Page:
CTE CyberNet was developed as a starting blueprint that could be adapted to the unique needs of local education ecosystems. In its first cohort of three academies, CTE CyberNet developed and refined the design process for implementation in communities with a range of stakeholder needs. With input from subject matter experts, the U.S. Department of Education identified three Centers of Academic Excellence (CAE) Regional Resource Centers (CRRCs) uniquely qualified to design, host, and lead the inaugural cohort of CTE CyberNet academies during summer 2020 and the 2020-21 academic year. The three 2020-21 CTE CyberNet academies were:
Each 2020-21 academy location has a distinctive education ecosystem, and they collectively have complementary strengths and areas of need. Each institution adapted the academy approach to best suit its local context and serve its participating teachers.
Across the three locations, more than 100 teachers applied to participate in the 2020-21academies. In June of 2020, each CTE CyberNet academy began its summer intensive session with 10 teachers. While academies planned to conduct the summer intensive sessions in person, the academies quickly and effectively pivoted to a fully-virtual model due to COVID-19. During the summer, teachers undertook 80 hours of rigorous, virtual professional development delivered by instructors from the CRRCs. Professional development activities were also offered through an accelerator program during the 2020-21 academic year.
The academies included technical content such as network security, encryption, and hardware scans, and emerging topics including artificial intelligence, blockchain, and quantum computing. Teachers were introduced to hands-on interactive activities, challenges, and simulations. Academies also convened for a series of virtual panels exclusively for CTE CyberNet teachers. The panels highlighted topics including the federal government’s commitment to cybersecurity education, featuring representatives from ED, NIST, NSA, and DHS, as well as private-sector workforce needs, featuring leaders from Mastercard, Northrop Grumman, and Offensive Security.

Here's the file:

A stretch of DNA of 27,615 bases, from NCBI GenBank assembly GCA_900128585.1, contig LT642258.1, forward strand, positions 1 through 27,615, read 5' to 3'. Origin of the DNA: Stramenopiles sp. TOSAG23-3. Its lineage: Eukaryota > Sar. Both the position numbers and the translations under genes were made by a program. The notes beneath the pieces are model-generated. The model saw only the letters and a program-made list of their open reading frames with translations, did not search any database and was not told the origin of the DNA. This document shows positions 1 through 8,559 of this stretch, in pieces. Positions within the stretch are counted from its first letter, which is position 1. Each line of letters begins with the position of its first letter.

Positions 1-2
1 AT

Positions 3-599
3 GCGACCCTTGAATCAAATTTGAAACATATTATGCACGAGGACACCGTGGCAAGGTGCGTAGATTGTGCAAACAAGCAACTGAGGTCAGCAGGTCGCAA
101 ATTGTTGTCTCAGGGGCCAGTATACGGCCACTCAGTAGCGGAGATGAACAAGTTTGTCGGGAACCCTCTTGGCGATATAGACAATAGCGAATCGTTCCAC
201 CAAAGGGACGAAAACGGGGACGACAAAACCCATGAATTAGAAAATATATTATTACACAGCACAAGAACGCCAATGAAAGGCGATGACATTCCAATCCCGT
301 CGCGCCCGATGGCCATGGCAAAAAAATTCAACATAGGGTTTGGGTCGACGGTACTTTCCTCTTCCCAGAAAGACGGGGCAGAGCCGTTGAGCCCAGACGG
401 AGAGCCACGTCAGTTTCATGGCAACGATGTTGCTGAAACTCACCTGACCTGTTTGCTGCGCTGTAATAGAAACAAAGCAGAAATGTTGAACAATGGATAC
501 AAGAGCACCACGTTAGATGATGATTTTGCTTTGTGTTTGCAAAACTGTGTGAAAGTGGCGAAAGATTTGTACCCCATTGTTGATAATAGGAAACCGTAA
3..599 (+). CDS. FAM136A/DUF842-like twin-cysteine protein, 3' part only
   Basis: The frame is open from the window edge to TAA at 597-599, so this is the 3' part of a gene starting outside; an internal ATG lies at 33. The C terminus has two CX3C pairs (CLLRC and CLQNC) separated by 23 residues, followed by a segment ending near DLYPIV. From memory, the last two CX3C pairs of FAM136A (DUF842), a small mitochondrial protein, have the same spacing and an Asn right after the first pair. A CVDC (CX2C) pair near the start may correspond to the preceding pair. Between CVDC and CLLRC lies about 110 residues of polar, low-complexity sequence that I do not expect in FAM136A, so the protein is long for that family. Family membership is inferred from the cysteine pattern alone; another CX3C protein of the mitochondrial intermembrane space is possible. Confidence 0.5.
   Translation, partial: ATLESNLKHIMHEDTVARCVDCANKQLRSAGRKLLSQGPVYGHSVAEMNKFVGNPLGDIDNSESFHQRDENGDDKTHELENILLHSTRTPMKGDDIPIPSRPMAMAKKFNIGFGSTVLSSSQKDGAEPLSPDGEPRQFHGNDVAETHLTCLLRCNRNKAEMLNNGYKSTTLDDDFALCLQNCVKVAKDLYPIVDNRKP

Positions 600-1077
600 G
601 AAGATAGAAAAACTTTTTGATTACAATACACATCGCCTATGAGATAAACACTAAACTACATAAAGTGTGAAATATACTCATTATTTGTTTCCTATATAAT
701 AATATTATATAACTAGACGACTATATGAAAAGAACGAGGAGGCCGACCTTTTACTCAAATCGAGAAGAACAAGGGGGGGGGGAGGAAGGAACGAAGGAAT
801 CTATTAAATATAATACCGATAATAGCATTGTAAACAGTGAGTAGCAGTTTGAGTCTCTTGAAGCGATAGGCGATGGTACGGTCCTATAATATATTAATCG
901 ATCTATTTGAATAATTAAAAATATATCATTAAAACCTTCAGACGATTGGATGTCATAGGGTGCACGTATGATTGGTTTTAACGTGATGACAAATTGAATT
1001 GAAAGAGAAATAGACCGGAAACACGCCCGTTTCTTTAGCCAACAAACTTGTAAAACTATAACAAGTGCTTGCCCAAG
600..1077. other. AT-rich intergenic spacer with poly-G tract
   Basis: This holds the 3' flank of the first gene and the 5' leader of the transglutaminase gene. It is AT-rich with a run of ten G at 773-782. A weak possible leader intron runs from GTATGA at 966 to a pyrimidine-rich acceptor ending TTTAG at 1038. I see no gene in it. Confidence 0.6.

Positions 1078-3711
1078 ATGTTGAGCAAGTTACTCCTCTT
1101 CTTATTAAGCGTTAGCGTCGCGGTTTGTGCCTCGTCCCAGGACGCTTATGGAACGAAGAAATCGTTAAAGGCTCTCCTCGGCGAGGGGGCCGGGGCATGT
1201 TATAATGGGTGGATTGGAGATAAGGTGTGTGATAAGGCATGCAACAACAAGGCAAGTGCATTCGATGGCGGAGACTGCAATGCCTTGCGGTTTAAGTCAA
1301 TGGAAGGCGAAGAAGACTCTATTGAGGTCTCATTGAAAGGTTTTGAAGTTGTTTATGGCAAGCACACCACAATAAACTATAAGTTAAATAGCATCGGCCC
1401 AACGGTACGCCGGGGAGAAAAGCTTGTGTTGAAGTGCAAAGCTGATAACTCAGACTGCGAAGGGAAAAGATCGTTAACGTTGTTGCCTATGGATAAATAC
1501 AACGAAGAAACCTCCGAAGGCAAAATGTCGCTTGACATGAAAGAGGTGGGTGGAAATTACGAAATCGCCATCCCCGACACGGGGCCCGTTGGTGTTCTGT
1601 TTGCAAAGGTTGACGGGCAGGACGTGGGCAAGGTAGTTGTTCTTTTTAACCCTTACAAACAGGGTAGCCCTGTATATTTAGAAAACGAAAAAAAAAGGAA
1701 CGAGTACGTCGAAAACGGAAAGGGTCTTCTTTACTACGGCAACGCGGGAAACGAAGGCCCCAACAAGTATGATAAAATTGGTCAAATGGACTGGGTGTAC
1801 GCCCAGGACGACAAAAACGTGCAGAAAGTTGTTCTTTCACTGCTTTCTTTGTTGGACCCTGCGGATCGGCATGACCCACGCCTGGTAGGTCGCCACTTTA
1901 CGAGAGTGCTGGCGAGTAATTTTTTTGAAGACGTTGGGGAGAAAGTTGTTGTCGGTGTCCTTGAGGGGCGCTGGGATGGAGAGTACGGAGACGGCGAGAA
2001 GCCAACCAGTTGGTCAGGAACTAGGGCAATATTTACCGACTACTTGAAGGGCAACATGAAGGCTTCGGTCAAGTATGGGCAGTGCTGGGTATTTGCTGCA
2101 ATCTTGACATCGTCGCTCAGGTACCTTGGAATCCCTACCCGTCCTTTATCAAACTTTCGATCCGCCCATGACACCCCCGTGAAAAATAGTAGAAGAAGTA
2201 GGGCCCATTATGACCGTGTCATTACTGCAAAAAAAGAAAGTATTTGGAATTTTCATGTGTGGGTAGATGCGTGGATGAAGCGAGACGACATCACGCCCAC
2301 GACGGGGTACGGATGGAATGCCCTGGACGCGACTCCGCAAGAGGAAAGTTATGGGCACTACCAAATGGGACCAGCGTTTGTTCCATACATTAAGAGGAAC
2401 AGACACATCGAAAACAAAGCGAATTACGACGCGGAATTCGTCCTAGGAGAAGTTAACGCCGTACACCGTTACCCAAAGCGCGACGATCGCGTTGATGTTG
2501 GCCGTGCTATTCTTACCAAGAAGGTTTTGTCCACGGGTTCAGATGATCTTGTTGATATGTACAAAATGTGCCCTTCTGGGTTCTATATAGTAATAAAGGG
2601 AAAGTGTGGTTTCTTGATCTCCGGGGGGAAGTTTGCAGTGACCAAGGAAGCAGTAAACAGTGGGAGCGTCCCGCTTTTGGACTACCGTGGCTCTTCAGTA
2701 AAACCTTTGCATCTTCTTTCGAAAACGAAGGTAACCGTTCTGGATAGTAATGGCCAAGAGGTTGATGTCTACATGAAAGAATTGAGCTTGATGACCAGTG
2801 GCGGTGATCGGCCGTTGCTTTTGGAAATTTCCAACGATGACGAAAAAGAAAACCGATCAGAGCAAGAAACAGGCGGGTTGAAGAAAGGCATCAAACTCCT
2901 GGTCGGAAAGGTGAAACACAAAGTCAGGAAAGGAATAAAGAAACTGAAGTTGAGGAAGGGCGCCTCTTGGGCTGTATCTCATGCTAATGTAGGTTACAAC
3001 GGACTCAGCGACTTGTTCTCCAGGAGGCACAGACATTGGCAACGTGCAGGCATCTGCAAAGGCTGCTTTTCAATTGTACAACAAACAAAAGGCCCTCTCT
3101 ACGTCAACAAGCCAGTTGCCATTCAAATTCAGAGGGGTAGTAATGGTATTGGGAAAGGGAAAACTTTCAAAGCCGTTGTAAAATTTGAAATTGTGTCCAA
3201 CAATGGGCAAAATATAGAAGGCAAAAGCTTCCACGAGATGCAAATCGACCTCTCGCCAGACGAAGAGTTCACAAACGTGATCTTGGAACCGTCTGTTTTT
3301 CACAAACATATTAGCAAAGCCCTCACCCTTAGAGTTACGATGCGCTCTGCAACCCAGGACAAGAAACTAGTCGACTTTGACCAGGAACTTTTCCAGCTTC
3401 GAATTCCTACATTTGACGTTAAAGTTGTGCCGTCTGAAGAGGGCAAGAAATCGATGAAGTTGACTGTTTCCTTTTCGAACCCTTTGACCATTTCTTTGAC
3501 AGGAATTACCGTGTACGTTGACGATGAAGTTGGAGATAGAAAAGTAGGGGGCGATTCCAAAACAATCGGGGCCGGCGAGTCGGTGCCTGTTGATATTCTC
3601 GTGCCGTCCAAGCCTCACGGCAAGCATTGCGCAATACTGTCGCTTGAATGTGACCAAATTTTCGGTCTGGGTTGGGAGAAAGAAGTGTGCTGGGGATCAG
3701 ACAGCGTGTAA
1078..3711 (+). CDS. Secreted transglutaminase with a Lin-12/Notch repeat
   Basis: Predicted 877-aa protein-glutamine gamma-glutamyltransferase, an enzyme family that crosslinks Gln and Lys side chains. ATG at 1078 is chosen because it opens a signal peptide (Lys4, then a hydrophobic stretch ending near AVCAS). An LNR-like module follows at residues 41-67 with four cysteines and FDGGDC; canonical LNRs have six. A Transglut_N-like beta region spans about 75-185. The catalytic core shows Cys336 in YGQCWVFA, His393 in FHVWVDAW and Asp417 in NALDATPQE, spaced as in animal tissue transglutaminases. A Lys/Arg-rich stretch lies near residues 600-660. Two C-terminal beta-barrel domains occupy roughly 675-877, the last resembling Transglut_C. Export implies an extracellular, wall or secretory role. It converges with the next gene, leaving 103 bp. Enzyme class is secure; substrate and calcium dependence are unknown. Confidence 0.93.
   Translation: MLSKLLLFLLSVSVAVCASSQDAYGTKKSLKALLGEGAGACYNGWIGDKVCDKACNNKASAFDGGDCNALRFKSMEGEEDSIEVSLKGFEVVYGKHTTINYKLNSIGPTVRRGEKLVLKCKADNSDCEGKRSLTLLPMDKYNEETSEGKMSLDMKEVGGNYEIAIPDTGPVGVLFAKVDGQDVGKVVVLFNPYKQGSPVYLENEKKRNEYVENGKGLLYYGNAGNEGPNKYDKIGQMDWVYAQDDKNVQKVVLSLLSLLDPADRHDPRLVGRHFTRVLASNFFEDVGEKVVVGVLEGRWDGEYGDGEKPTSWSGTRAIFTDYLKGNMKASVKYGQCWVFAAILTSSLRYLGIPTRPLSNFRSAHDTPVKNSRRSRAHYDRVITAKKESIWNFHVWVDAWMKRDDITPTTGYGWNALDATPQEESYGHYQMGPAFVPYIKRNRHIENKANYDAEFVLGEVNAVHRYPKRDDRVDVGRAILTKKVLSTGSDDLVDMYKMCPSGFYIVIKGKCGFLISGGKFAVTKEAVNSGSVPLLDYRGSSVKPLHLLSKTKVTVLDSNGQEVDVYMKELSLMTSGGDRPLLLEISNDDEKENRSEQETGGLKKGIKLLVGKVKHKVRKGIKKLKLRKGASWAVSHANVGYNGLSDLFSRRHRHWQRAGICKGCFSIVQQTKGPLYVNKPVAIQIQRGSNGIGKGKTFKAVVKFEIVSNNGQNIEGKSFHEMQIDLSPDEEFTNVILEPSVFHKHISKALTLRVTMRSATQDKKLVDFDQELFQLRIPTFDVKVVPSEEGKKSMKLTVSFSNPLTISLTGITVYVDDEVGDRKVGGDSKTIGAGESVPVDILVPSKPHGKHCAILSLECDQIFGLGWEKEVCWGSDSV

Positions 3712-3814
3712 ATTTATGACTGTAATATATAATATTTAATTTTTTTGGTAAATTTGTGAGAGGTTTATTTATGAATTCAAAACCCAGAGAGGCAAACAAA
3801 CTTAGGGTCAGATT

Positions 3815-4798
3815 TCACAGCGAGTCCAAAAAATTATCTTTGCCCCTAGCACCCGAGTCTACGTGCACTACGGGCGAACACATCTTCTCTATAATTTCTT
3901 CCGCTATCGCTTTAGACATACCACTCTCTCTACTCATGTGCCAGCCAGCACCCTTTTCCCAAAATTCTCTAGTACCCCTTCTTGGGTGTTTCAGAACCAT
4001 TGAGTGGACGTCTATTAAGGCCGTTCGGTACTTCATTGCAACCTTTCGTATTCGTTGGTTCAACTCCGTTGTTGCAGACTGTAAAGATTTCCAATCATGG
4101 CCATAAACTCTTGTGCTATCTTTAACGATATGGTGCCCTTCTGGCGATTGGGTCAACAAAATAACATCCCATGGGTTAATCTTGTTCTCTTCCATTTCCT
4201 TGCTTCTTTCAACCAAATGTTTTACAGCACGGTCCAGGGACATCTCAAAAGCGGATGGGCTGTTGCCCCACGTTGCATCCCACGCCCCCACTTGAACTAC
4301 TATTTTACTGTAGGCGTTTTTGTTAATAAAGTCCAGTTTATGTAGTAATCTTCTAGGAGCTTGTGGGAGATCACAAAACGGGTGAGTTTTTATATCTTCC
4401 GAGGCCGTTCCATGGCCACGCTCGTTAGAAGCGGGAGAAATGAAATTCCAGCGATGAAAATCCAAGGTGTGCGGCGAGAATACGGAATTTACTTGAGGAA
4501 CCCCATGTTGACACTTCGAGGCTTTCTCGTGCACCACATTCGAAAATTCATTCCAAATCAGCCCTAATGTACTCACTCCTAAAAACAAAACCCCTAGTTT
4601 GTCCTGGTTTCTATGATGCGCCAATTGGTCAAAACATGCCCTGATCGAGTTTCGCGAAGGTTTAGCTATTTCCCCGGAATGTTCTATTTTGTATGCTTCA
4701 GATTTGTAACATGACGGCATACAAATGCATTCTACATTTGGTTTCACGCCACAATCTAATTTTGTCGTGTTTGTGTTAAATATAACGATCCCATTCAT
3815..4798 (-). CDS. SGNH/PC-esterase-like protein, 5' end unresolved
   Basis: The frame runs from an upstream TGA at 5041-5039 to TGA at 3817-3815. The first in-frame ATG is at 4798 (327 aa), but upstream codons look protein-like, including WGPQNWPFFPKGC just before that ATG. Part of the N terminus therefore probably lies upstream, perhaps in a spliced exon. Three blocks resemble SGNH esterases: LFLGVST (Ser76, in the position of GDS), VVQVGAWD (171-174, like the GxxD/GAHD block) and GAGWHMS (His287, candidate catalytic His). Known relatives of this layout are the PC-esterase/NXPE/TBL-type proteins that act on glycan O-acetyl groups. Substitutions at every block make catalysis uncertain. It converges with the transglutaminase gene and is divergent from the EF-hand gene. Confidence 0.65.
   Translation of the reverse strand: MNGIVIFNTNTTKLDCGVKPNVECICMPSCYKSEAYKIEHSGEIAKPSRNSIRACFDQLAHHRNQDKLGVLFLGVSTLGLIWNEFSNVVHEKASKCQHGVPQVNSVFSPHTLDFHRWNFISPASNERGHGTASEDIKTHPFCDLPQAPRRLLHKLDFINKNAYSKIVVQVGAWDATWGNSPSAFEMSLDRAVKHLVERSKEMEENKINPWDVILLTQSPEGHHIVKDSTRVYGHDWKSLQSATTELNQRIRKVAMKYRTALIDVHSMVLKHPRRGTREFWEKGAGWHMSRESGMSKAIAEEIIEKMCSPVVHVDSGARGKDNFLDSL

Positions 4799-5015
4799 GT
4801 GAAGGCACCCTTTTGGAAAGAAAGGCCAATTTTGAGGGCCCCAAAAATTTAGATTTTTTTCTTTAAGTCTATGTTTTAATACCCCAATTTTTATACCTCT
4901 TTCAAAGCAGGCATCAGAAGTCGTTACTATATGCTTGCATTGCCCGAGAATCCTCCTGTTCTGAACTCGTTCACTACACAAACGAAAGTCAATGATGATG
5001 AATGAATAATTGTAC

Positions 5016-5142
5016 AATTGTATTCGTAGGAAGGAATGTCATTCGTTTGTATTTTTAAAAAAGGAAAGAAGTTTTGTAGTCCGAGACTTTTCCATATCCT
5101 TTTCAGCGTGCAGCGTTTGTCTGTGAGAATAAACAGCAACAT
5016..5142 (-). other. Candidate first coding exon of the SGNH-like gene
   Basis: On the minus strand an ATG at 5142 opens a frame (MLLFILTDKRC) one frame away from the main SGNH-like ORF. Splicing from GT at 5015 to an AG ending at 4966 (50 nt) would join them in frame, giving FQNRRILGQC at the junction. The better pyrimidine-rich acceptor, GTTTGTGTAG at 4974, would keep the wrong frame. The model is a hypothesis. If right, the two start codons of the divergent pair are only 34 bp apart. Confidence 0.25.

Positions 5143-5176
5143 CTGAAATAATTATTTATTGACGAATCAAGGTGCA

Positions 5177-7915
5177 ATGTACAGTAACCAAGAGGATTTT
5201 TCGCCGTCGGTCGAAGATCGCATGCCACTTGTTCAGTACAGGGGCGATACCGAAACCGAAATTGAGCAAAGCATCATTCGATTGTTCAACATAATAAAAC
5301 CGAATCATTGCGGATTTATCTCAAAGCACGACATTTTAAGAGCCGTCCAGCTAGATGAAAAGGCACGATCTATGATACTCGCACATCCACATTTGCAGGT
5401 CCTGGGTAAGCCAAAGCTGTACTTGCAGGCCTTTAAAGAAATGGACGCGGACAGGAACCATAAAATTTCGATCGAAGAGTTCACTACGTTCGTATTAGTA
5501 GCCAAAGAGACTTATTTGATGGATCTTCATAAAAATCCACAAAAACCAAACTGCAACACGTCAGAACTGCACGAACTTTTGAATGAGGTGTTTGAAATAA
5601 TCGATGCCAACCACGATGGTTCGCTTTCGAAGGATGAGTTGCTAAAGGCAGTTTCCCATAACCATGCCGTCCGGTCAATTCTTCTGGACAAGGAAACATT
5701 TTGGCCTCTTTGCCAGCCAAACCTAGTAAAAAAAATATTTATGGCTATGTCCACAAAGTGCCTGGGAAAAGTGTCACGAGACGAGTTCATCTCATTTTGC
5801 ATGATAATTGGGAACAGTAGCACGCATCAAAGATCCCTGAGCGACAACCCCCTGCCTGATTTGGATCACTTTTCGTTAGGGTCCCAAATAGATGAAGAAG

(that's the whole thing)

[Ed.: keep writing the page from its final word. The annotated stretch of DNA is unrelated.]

“[CTE CyberNet] provided me with valuable activities, tools, and a virtual environment for my students. These are the types of resources I need to build an effective, successful, and sustainable program.”
- Chicago Academy teacher participant
After the conclusion of the summer intensive session, the academies commenced their formal accelerator programming, which ran the duration of the school year. Each accelerator was designed to reinforce content learned during the summer intensive session, build more advanced domain knowledge, and help educators navigate the day-to-day challenges of teaching more rigorous cybersecurity programs. The accelerators have effectively supported teachers to bring enhanced cybersecurity coursework into their classrooms. Many are integrating advanced topics and approaches into new cybersecurity courses, and some are pursuing dual-credit agreements with local community colleges. While each of the sites designed their academies to serve their local CTE teachers, as part of the CTE CyberNet, the teachers were connected to a national network of educators and experts committed to advancing cybersecurity education.
The Chicago Academy, led by Moraine Valley Community College, is focused on ensuring teachers are capable of helping their students attain in-demand credentials, namely industry certifications and two-year degrees. These two focus areas are particularly important given the local context. In cybersecurity, credentials are essential to connect with a career pathway, particularly in the Greater Chicago area. Local employers most commonly use credentials to determine whether candidates possess requisite skills. Employers also perceive two-year program graduates as well-prepared for cybersecurity careers.
The Chicago Academy introduced a professional development initiative to the area that offered a higher level of rigor and new connections with local community colleges. To identify growth areas for teachers, the academy conducted an extensive gap analysis on local CTE cybersecurity curricula and in-demand credentials. This analysis identified six technical knowledge areas that would require attention during the intensive. These high-level knowledge areas aligned to both industry-recognized credentials and the NICE Framework, which were used to supplement existing curricula. The academy’s instructors also leveraged their extensive educator network to facilitate discussion between K-12 and community college faculties.
Throughout the summer intensive session, the Chicago Academy was able to impart skills that aligned with an industry certification and positioned high school teachers to develop articulation agreements with nearby community colleges. These agreements will help the participating teachers introduce more advanced curricula and make dual-credit enrollment available to their students.
During the accelerator, the Chicago Academy continued with its credential-driven approach. The academy has worked to reinforce unfamiliar content in group learning sessions — especially topics on certification exams that were not covered in-depth. The academy has also supported continuing curriculum development, and has made its virtual environments accessible to everyone for use in the classroom.